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  • Terahertz Sensors Improve Optics
Jun 2010
ARLINGTON, Va., June 14, 2010 — Air Force Office of Scientific Research-funded Professors Mark L. Brongersma of Stanford University and Stefan A. Maier of Imperial College London are investigating new applications for terahertz sensors.

Based on their research, these sensors could be used for improving optical sources, detectors and modulators for optical interconnections and for creating biomolecules, such as plastic explosives for the Air Force.

Brongersma's work is based on the unprecedented ability of nanometallic or plasmonic structures to concentrate light into deep-subwavelength volumes.

"Currently photodetectors, modulators and other chipscale devices are limited in their size by the fundamental laws of diffraction, but with plasmonics, we can make much more compact devices with one to two order of magnitude better performance parameters," said Brongersma. "As the size of these devices determines their operation speed and power, it's hard to make much more efficient devices."

Maier has demonstrated plasmon waveguides on a silicon platform operating in the telecom band, and under AFOSR support he has realized some of the first plasmonic devices operating at THz frequencies.

"The telecom band is important since that's where data communication is taking place by means of optical fibers and the Internet; the silicon platform is significant because most chips are made of that material," said Maier. "THz frequencies are vital for their sensing of dangerous substances, including plastic explosives and anthrax."

The study of plasmonics is bringing these scientists together as each works on fundamentals, information and biotechnology.

"Our team is working on demonstrating plasmon waveguides and cavities for a wide variety of applications spanning the electromagnetic spectrum from the visible to the microwave regime," said Maier.

Brongersma's group has worked on the basic concepts behind plasmonics-enabled light concentration and manipulation and is exploring a wide range of applications including faster computer chips, nanostructures synthesis, solar cells, water splitting using photoelectrochemistry, quantum optics and sensing.

Dr. Gernot Pomrenke, a program manager for the AFOSR Physics and Electronics directorate has overseen the research of these scientists for many years and Brongersma credits him with being one of the first program managers in the U.S. to realize the potential importance of plasmonics.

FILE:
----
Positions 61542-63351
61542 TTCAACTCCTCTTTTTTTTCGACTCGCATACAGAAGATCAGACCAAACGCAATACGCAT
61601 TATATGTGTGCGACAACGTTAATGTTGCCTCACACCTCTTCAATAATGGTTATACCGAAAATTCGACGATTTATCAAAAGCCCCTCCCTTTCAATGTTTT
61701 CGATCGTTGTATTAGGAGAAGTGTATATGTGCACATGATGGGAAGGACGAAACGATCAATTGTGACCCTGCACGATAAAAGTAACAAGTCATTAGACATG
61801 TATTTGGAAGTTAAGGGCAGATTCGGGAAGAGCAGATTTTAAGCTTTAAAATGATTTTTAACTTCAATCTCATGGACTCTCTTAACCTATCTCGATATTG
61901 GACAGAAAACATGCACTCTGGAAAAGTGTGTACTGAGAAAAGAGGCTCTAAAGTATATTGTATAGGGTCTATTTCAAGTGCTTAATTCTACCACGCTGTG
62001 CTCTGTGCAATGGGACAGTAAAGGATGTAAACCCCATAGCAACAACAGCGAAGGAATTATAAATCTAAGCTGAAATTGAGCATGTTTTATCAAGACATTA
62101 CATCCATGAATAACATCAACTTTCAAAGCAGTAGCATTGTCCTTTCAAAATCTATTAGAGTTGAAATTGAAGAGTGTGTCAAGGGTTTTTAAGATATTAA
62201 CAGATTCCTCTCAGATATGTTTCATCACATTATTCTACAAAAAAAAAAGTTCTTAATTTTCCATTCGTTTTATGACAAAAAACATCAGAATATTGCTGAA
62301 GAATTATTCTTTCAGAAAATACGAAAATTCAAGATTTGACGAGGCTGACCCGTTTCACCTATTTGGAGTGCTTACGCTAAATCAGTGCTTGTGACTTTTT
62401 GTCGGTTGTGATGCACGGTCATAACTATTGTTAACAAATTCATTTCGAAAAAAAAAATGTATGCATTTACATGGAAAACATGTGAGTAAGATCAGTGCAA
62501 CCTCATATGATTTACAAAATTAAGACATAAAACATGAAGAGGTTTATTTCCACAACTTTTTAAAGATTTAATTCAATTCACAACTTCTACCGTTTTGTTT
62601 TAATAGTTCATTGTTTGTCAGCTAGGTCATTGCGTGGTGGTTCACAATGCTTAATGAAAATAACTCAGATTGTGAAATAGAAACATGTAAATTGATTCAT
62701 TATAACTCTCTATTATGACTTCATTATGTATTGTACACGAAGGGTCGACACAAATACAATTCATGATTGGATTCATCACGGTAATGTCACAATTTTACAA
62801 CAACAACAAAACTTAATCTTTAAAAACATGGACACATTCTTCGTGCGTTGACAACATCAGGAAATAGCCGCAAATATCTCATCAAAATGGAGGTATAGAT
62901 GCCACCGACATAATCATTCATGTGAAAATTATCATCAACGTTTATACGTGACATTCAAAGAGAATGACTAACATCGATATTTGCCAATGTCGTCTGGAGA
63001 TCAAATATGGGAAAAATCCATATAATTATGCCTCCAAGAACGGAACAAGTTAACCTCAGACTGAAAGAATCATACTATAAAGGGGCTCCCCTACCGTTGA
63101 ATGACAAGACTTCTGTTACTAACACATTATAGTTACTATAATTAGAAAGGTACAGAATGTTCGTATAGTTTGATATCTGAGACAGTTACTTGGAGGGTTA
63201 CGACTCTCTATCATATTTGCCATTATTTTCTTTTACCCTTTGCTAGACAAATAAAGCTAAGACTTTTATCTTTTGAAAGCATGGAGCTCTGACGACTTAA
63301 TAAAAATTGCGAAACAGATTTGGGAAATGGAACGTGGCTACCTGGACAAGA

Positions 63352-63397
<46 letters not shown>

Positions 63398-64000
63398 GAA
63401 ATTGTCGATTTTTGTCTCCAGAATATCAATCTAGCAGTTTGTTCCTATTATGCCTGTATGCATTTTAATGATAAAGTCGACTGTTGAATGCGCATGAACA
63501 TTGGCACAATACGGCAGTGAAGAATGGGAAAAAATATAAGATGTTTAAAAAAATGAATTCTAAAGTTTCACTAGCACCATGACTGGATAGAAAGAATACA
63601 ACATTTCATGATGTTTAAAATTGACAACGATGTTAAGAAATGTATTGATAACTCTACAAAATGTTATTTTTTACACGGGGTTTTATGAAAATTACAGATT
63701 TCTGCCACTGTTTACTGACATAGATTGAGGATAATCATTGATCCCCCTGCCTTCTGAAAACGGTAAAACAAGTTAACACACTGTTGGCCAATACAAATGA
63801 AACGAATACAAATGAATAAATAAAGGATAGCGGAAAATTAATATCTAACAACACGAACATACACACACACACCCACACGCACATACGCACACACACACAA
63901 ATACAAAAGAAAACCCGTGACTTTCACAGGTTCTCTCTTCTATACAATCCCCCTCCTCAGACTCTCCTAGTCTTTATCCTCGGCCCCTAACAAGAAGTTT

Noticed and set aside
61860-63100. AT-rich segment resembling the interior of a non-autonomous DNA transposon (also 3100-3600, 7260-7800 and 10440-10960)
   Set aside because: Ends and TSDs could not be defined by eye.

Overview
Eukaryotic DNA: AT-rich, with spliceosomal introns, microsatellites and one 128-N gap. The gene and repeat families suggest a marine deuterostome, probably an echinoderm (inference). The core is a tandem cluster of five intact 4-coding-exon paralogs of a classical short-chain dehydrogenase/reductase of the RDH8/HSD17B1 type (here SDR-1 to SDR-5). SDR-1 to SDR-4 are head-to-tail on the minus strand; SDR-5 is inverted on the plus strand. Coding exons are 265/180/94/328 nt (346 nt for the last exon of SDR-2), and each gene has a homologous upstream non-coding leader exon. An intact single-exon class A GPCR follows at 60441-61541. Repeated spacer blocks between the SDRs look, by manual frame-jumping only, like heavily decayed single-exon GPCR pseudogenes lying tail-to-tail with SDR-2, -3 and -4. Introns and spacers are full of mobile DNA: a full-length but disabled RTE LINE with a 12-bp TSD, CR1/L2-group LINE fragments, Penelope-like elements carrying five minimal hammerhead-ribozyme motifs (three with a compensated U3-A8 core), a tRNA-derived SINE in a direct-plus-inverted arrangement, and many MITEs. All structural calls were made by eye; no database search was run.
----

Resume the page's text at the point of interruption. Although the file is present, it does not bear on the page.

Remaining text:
For their outstanding AFOSR-funded experimental and theoretical research in nanoplasmonics and nanophotonics, Brongersma and Maier were awarded the 2010 Raymond and Beverly Sackler Prize in the Physical Sciences.

"We are very excited that our fields of research have gained sufficient visibility for us to become the topics of such a prestigious prize, and we are excited and honored to share the prize equally," said Brongersma.

The Sackler Prize in the Physical Sciences was established through the generosity of Dr. Raymond and Mrs. Beverly Sackler to encourage dedication to science, originality and excellence by awarding it to outstanding young scientists.

The Air Force Office of Scientific Research, located in Arlington, Va., continues to expand the horizon of scientific knowledge through its leadership and management of the Air Force's basic research program. As a vital component of the Air Force Research Laboratory, AFOSR's mission is to discover, shape and champion basic science that profoundly impacts the future Air Force.

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The technology of generating and harnessing light and other forms of radiant energy whose quantum unit is the photon. The science includes light emission, transmission, deflection, amplification and detection by optical components and instruments, lasers and other light sources, fiber optics, electro-optical instrumentation, related hardware and electronics, and sophisticated systems. The range of applications of photonics extends from energy generation to detection to communications and...
quantum optics
The area of optics in which quantum theory is used to describe light in discrete units or ‘quanta’ of energy known as photons. First observed by Albert Einstein’s photoelectric effect, this particle description of light is the foundation for describing the transfer of energy (i.e. absorption and emission) in light matter interaction.
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